Samuel, do you know…

    – Buckthorn is supposedly spread by animals eating the berries and then spreading the seed through excrement. Is there a possibility that the goats will similarly re-seed an area?

    – The cut & paint method with herbicide supposedly kills off the root system so eventually (2 – 3 years?) an area is fairly free from new growth. Will the root systems die off on their own from goats eating the above ground portion?

    Thanks,

    Walker

  3. John Bailey May 10, 2017 at 8:46 am #

    We went on Saturday to go see the goats. While we sadly saw none-though we certainly smelled them-it was great to see so many people at Indian Mounds Park looking for goats to. A nice co-benefit of this project will be, at least, people learning about a (relatively) unknown greenspace gem in the city.

  4. Samuel Geer May 10, 2017 at 6:23 pm #

    So, here is my understanding.

    The herbicide application on the cut stem approach can have better kill results for sure, but comes with its own set of problems. When I have worked on buckthorn control projects we made an effort to kill the bigger and more mature seed producers, stump treat them and then focus on controlling the regrowth. The benefit of the goats is that they can stay on top of the regrowth.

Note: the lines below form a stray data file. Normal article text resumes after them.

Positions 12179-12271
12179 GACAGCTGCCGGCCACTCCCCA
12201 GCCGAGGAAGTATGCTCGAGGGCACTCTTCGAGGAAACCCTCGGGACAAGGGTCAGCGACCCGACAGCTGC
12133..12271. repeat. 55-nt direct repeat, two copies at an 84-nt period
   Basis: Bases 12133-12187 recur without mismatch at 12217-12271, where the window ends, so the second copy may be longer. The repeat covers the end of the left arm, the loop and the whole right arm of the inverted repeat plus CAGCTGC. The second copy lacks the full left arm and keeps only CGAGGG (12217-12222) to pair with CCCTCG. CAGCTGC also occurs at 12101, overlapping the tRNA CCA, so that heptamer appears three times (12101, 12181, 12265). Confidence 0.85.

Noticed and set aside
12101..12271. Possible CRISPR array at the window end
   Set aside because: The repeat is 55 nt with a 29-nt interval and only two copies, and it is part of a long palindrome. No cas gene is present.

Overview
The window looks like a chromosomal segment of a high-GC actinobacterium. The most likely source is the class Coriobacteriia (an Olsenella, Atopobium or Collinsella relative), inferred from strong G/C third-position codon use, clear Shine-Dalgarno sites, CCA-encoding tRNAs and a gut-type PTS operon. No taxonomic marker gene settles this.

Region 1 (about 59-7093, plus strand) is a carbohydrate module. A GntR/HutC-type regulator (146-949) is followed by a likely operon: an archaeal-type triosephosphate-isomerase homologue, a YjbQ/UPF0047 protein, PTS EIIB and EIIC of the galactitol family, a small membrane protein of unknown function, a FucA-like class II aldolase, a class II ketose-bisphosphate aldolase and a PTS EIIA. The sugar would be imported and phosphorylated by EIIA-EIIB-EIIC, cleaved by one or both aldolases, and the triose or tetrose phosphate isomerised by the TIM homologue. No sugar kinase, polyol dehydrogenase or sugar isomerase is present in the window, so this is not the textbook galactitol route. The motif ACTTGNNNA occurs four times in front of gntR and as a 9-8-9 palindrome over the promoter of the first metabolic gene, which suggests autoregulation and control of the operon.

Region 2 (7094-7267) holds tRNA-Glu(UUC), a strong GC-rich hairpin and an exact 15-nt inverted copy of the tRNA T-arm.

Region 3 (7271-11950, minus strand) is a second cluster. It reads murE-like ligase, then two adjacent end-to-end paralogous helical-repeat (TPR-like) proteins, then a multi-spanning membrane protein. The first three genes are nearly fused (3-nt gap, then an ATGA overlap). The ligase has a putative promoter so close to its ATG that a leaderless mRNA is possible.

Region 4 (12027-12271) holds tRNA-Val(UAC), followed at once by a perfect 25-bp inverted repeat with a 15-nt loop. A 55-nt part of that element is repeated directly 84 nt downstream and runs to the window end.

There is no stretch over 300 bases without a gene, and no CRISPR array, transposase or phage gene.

I have read that the digestive track of a goat can render buckthorn seeds inert, but do not know that this is definitely true. It might just be pro-goat propeganda.

    Ultimately, there is not any real way to totally get rid of buckthorn if a seedbed is established. You have to have an ongoing maintenance strategy or it will tend to re-establish.

    In either case we are looking at a new

    • Walker Angell
      Walker Angell May 12, 2017 at 9:42 am #

      Thanks. We and our neighbors have a gob of buckthorn that we’ve been trying to get a handle on and it’s proving quite tough.

Note on Comments

streets.mn welcomes opinions from many perspectives. Please refrain from attacking or disparaging others in your comments. streets.mn sees debate as a learning opportunity. Please share your perspective in a respectful manner. View our full comment policy to learn more.

Thanks for commenting on streets.mn!